Photo: Richard Drew / AP

Twitter stock was up over 10% in pre-market trading Thursday after the company announced that it beat revenue and growth expectations. But the success is being overshadowed by the fact that the company admitted to inflating user growth over by approximately 1-2 million users per quarter for four quarters. The company said in a letter to shareholders that the miscalculation occurred from including "certain third-party applications" that should not have been counted in Twitter's monthly active users number.

Why it matters: Twitter has faced criticism in the past for inflating video metrics and for its "inadequate" response (Sen. Mark Warner's words) to the Senate Intelligence Community's inquiry into Russia involvement on its platform. At a time when technology platforms are under increased scrutiny for not being transparent enough, this type of admission only plays into the narrative that tech companies are not properly policing themselves.

Other key figures.

  • Revenue: Twitter surpassed revenue expectations for Q3, reporting a 4.2% decline in revenue to $590 million, which is slightly better than the losses that were expected.
  • Users: It increased its Daily Active User (DAU) base 14% year-over-year in Q3 and 4 million Monthly Active Users (MAUs) in Q3, bringing its total monthly active user count to 330 million.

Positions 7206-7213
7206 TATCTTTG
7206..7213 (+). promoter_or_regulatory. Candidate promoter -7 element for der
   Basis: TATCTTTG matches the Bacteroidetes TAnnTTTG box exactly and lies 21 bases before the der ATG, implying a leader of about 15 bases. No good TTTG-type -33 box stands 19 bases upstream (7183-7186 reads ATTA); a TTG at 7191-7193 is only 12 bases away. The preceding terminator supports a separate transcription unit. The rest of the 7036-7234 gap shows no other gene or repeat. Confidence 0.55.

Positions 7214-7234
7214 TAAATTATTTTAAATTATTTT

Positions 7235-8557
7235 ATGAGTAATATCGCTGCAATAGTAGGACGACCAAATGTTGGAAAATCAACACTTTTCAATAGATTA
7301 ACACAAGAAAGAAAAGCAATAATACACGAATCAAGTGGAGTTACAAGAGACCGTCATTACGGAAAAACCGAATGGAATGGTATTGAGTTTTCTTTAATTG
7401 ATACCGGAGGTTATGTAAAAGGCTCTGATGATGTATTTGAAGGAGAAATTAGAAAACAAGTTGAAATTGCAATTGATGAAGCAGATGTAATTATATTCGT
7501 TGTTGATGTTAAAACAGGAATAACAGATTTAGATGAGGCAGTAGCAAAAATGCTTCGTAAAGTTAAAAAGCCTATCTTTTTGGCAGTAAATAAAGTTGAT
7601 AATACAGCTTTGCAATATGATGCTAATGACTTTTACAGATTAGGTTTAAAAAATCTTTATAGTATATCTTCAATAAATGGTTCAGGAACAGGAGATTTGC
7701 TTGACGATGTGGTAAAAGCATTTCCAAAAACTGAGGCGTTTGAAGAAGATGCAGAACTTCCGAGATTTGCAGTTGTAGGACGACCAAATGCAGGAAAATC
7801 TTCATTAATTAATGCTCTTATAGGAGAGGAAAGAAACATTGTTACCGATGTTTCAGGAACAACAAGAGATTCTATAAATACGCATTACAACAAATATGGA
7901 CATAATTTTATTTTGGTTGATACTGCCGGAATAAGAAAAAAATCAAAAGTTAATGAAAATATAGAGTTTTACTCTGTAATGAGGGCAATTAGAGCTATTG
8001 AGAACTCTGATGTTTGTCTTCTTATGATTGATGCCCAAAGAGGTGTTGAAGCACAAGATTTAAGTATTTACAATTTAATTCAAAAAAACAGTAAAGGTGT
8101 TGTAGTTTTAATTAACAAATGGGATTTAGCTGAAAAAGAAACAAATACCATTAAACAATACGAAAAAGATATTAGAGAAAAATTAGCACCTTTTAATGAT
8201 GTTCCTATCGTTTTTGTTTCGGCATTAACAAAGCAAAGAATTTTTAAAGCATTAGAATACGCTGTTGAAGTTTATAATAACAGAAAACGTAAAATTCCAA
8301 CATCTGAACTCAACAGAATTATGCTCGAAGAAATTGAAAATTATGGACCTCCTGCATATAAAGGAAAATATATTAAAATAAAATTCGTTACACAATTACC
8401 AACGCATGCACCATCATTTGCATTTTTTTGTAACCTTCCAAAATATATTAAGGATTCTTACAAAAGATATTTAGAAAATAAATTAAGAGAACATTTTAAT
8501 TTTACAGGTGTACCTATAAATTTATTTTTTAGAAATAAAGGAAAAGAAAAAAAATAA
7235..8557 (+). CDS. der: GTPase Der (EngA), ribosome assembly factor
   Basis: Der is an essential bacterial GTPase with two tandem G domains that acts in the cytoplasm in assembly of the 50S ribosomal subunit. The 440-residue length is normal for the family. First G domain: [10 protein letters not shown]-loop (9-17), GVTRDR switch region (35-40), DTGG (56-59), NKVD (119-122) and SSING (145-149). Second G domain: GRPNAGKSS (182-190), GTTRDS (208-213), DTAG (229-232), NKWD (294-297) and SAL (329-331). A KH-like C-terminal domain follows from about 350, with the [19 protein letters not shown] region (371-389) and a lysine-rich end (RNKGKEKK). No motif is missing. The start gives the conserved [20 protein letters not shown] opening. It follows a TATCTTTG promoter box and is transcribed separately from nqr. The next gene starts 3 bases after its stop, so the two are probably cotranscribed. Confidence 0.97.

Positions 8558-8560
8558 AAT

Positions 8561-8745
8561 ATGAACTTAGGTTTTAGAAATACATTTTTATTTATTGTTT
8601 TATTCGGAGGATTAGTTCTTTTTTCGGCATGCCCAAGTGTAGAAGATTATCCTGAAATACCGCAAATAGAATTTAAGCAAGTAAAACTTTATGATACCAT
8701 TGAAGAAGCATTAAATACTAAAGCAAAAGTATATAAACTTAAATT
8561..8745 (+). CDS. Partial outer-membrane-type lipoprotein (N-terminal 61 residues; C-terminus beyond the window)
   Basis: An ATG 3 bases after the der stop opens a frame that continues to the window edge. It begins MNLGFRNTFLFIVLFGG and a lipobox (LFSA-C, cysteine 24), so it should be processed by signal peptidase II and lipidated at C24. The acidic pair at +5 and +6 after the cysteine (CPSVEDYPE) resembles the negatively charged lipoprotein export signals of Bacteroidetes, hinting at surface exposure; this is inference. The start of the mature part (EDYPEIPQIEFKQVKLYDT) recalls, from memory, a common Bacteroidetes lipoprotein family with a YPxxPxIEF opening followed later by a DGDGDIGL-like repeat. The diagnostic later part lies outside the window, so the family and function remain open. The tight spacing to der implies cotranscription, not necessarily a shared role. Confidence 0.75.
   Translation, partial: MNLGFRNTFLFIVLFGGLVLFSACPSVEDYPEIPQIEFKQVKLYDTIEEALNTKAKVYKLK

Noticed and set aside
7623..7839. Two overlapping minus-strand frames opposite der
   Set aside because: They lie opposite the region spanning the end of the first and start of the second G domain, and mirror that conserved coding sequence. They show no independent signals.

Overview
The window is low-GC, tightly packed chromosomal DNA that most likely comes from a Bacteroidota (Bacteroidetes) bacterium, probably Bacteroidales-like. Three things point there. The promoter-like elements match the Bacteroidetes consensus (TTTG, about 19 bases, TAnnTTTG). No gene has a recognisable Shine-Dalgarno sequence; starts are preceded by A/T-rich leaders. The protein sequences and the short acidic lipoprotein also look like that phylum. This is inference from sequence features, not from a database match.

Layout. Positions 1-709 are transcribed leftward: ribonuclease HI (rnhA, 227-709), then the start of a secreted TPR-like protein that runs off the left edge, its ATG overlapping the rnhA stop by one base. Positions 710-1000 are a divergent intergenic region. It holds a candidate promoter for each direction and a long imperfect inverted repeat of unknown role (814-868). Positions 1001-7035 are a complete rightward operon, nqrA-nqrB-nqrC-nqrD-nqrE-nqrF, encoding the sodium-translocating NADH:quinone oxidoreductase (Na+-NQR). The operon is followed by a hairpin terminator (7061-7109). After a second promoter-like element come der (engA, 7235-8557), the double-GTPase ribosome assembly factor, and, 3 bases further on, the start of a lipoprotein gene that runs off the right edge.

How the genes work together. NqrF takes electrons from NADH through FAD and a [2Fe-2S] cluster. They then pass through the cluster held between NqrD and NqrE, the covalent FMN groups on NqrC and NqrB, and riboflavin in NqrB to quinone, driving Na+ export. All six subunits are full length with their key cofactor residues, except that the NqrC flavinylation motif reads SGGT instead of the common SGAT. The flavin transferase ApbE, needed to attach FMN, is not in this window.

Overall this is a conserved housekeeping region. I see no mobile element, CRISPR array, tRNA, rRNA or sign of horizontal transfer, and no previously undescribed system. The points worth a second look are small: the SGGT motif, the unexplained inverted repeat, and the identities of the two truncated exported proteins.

• Losses: Twitter reported a loss of $21.1 million, the smallest loss that Twitter has posted since going public.
  • Profit: Twitter raised its earnings forecast for the fourth quarter next year and said if it hits the high end of that number, it could achieve its first-ever profitable quarter since going public — a huge feat for the company facing pressure to compete for advertising revenue against its main competitors, Facebook, Instagram and Snapchat.
  • Market growth: Twitter said the majority of its growth came from its top 10 global markets, including the U.S., which have a greater potential to generate advertising revenue.

Clarification: This post has been updated to reflect that the inaccurate MAU numbers were counted over four quarters, not 11.

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